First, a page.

- The Washington Times - Tuesday, April 17, 2007


Ground broken despite fuel spat

JOSE — President Hugo Chavez and Brazil’s Luiz Inacio Lula da Silva smiled and shoveled cement side by side at a new petrochemical plant yesterday, but a public spat between the two over ethanol broke out on the eve of a South American energy summit.

The two joined the presidents of Bolivia and Paraguay at the groundbreaking ceremony involving the Brazilian company Braskem and Pequiven, a division of Venezuela’s state oil company. Mr. Chavez is seeking support for projects aimed at reducing Washington’s influence in Latin America.


Chavez ally Correa wins strong mandate

QUITO — President Rafael Correa challenged a weakened opposition yesterday at the start of a battle for control of a new assembly that voters overwhelmingly supported in a referendum.

Mr. Correa, an ally of Venezuelan President Hugo Chavez, called for a broad political overhaul after he won Sunday’s vote giving him a strong mandate to wrest power from lawmakers in Congress whom many Ecuadorans consider inept and corrupt.

With about 59 percent of ballots counted, 82 percent of voters had backed Mr. Correa’s call for creating an assembly to rewrite the constitution.


Venezuelan ship seized with cocaine

MADRID — Spanish authorities seized 1,100 pounds of cocaine from a Venezuelan-flagged boat off the coast of Cape Verde and detained its seven crew members, the Economy Ministry said yesterday.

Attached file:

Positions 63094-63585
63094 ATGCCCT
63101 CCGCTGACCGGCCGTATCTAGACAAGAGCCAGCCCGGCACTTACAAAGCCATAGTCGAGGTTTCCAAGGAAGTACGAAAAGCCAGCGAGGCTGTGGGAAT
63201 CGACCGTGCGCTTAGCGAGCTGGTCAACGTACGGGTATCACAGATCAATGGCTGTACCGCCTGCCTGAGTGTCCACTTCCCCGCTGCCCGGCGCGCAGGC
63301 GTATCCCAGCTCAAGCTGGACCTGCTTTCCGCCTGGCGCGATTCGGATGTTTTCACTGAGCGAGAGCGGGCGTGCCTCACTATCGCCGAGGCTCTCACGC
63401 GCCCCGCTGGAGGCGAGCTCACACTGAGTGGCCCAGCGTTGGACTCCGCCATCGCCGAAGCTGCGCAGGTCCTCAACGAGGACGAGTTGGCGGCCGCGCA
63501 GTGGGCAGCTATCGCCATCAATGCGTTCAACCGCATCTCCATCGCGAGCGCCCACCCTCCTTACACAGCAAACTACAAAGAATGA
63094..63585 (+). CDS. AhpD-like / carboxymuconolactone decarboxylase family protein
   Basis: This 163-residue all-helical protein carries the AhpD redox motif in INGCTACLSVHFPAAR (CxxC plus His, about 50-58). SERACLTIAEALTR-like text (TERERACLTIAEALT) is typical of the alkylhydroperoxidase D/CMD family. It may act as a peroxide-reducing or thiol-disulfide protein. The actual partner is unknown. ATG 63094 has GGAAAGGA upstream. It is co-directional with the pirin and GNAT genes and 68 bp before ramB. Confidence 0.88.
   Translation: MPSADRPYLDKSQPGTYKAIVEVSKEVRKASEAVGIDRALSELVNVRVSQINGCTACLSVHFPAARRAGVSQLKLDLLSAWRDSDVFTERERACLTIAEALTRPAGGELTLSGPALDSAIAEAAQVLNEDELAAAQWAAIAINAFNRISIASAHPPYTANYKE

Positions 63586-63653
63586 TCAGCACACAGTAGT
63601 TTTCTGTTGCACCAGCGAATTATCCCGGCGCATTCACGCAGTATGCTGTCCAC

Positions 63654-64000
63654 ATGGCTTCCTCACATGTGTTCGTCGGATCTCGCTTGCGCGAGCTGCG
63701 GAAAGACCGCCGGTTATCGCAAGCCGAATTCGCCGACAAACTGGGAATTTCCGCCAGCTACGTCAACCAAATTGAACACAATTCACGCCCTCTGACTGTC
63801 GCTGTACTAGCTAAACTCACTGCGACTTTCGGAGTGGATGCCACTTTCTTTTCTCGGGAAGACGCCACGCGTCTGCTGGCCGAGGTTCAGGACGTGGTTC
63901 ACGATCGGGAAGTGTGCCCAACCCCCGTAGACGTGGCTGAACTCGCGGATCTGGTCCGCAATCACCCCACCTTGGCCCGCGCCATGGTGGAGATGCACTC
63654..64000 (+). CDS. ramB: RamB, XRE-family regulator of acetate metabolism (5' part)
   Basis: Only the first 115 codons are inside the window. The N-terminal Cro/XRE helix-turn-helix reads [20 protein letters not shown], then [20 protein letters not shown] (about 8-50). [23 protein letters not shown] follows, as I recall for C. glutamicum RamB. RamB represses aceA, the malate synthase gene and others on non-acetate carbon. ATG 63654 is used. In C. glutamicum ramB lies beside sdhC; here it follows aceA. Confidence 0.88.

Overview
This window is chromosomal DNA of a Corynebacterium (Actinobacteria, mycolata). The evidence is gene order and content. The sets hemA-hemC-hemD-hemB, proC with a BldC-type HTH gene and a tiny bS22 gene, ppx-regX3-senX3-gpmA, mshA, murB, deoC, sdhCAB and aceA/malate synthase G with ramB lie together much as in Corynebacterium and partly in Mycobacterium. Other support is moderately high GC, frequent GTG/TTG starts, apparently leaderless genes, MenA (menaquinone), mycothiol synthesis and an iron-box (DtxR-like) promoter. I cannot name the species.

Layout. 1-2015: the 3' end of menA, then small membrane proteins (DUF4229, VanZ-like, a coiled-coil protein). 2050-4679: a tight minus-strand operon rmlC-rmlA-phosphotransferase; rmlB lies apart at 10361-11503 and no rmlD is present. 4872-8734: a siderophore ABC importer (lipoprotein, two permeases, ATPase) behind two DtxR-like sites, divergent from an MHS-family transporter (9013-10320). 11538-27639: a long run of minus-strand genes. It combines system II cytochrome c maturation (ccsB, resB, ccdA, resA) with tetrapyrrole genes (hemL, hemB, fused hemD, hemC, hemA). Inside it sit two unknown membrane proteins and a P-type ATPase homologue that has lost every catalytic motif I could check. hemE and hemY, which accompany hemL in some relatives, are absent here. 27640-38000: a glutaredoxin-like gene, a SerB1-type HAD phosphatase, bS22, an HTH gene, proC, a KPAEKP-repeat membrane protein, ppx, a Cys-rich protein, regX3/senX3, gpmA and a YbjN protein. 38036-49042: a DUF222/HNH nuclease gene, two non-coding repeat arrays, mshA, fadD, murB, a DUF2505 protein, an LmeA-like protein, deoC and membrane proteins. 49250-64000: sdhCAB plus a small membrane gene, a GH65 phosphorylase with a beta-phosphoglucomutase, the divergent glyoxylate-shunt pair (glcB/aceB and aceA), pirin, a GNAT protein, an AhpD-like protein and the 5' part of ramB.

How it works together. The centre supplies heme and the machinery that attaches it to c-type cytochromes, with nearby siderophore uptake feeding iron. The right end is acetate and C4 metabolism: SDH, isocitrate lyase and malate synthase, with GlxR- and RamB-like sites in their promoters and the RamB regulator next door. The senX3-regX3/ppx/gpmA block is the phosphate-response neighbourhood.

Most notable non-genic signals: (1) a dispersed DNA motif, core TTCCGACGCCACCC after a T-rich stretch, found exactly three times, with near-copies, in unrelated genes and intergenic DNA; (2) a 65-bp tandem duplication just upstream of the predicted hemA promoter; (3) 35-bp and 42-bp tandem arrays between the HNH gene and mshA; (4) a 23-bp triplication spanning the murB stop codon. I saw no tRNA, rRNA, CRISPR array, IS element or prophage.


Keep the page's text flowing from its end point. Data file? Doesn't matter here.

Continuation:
The fishing boat Alexandra was discovered in international waters south of Cape Verde on Thursday, the ministry said. The seven detained crew members are all Venezuelan citizens, it added.

Spain, with its historic and linguistic links to South America, is the main entry point to Europe for cocaine from the continent. Cape Verde, a former Portuguese colony off West Africa, is a transshipment point for illicit drugs from Latin America and destined for Western Europe.

Weekly notes …

The United States has no plans to attack Iran and its beefed-up naval presence in the Persian Gulf region is meant to keep the area peaceful, the chief of U.S. naval operations said in Pakistan yesterday. Adm. Michael Mullen, visiting the key U.S. ally for talks with officials, said efforts focus on a diplomatic solution to the dispute over Tehran’s nuclear program. “There is no plan for an attack,” he told reporters after the talks. … The archbishop of Canterbury will meet with Anglicans in the United States this autumn to try to resolve divisions over homosexuality, he said yesterday in Toronto before a vote by Canadian bishops on homosexual “marriages” and priests.

From wire dispatches and staff reports

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